Alabama Governor Kay Ivey has signed Alabama controversial abortion ban into law.
The bill, which was passed by the Senate in Tuesday, outlaws abortions in Alabama unless there is a serious health risk to the pregnant woman. A person who performs an abortion can be charged with a Class A felony and face up to 99 years in prison; a person who attempts to perform an abortion can be charged with a Class C felony.
An amendment allowing for exceptions in the case of rape or incest was voted down.
After signing the bill, Governor Ivey released the following statement:
“Today, I signed into law the Alabama Human Life Protection Act, a bill that was approved by overwhelming majorities in both chambers of the Legislature. To the bill’s many supporters, this legislation stands as a powerful testament to Alabamians’ deeply held belief that every life is precious and that every life is a sacred gift from God.
To all Alabamians, I assure you that we will continue to follow the rule of law.
In all meaningful respects, this bill closely resembles an abortion ban that has been a part of Alabama law for well over 100 years. As today’s bill itself recognizes, that longstanding abortion law has been rendered “unenforceable as a result of the U.S. Supreme Court decision in Roe v. Wade.”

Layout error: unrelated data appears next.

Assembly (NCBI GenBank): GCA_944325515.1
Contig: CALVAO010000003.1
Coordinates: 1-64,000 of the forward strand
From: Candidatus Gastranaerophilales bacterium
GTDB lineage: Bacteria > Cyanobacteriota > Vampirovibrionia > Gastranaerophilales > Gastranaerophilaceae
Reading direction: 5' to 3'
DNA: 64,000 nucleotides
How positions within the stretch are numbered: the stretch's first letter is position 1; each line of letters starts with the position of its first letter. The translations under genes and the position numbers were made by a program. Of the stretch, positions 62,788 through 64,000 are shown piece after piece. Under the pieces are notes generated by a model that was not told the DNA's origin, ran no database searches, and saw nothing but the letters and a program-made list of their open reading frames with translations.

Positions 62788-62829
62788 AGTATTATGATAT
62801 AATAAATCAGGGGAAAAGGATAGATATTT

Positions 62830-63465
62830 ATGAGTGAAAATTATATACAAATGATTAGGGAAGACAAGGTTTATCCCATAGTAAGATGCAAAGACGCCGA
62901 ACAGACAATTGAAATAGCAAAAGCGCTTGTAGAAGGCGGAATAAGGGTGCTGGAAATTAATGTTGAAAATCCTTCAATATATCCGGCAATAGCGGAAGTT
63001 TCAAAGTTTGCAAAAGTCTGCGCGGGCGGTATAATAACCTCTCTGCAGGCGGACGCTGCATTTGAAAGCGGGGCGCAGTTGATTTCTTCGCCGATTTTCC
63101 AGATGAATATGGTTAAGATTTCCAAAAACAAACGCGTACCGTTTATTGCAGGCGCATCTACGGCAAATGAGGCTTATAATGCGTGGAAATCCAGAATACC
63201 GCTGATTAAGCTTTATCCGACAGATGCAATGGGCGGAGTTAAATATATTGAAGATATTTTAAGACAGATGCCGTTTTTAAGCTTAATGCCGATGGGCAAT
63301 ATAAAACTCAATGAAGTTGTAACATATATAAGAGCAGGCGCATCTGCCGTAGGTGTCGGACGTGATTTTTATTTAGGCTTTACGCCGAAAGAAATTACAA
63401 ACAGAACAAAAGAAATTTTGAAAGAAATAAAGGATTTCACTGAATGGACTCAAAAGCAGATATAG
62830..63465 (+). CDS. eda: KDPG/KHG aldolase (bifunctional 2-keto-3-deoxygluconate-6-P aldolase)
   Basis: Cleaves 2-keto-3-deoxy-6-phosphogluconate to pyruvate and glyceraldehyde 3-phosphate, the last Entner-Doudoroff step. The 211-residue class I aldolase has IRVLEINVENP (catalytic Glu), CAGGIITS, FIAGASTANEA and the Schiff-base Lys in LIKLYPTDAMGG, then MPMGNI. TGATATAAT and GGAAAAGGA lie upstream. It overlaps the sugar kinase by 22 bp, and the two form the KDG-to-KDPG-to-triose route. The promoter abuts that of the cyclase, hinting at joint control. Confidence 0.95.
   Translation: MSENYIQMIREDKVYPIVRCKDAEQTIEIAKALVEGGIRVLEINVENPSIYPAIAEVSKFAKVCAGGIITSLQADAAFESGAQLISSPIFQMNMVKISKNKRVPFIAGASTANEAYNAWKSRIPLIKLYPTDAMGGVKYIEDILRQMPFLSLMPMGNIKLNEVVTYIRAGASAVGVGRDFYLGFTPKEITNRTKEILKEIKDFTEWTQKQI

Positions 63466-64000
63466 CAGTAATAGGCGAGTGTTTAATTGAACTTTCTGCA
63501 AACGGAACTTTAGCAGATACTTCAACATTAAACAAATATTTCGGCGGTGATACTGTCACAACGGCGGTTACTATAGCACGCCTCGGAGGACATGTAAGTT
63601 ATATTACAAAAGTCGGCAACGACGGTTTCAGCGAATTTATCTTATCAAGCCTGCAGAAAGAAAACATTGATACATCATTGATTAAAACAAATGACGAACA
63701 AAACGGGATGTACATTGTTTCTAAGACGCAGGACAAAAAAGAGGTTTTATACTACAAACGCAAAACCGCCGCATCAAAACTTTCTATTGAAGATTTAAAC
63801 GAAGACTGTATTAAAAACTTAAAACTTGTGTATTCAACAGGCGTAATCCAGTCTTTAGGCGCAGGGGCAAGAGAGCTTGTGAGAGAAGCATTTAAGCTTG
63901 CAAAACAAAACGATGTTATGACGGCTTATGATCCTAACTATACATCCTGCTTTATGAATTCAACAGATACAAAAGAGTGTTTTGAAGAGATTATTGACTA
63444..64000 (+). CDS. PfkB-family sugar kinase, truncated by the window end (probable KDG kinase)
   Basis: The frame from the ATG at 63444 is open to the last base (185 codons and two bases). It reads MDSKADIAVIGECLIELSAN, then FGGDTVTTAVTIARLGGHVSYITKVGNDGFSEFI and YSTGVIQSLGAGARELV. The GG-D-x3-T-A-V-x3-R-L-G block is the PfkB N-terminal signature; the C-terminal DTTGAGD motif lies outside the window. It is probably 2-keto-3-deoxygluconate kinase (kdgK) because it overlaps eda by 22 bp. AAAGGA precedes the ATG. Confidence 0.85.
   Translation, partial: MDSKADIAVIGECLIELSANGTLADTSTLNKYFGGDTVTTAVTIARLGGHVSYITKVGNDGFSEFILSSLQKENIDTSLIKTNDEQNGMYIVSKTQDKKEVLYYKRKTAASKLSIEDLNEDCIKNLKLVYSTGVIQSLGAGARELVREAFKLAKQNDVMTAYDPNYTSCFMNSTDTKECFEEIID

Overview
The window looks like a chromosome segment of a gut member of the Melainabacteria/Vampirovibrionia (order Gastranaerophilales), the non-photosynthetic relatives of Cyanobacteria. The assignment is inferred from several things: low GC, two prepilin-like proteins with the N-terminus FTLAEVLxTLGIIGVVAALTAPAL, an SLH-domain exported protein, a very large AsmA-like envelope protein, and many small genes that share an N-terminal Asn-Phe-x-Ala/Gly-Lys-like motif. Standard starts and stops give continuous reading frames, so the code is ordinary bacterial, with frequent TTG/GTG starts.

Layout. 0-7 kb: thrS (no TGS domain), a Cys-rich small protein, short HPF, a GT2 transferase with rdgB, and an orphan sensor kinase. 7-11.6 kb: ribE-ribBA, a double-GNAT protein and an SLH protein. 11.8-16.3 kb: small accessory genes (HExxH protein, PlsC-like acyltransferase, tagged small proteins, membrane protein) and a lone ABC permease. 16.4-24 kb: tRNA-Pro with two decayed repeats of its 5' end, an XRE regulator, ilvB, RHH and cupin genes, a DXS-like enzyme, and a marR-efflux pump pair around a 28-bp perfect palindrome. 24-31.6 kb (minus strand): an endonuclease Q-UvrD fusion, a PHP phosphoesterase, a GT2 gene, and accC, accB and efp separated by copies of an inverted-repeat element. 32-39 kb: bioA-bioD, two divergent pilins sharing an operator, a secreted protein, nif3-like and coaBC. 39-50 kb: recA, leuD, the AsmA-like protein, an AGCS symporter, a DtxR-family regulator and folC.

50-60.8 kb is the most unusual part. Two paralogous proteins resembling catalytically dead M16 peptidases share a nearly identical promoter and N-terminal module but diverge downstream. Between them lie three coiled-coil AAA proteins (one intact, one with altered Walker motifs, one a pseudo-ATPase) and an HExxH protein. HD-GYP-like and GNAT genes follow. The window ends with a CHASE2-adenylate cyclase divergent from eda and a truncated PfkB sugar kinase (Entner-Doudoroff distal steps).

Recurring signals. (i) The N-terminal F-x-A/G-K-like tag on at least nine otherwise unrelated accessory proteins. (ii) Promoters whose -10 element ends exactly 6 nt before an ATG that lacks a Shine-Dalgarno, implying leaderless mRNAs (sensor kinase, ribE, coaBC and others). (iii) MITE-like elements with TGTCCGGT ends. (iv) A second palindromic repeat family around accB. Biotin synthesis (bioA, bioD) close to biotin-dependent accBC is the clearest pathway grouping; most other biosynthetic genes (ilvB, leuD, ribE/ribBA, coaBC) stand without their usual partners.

No matter one’s personal view on abortion, we can all recognize that, at least for the short term, this bill may similarly be unenforceable. As citizens of this great country, we must always respect the authority of the U.S. Supreme Court even when we disagree with their decisions. Many Americans, myself included, disagreed when Roe v. Wade was handed down in 1973. The sponsors of this bill believe that it is time, once again, for the U.S. Supreme Court to revisit this important matter, and they believe this act may bring about the best opportunity for this to occur.
I want to commend the bill sponsors, Rep. Terri Collins and Sen. Clyde Chambliss, for their strong leadership on this important issue.
For the remainder of this session, I now urge all members of the Alabama Legislature to continue seeking the best ways possible to foster a better Alabama in all regards, from education to public safety. We must give every person the best chance for a quality life and a promising future.”
Immediate court challenges are expected. Alabama Attorney General Steve Marshall has stated that he is prepared to defend the ban all the way to the Supreme Court.
Read the complete text of HB 314 here: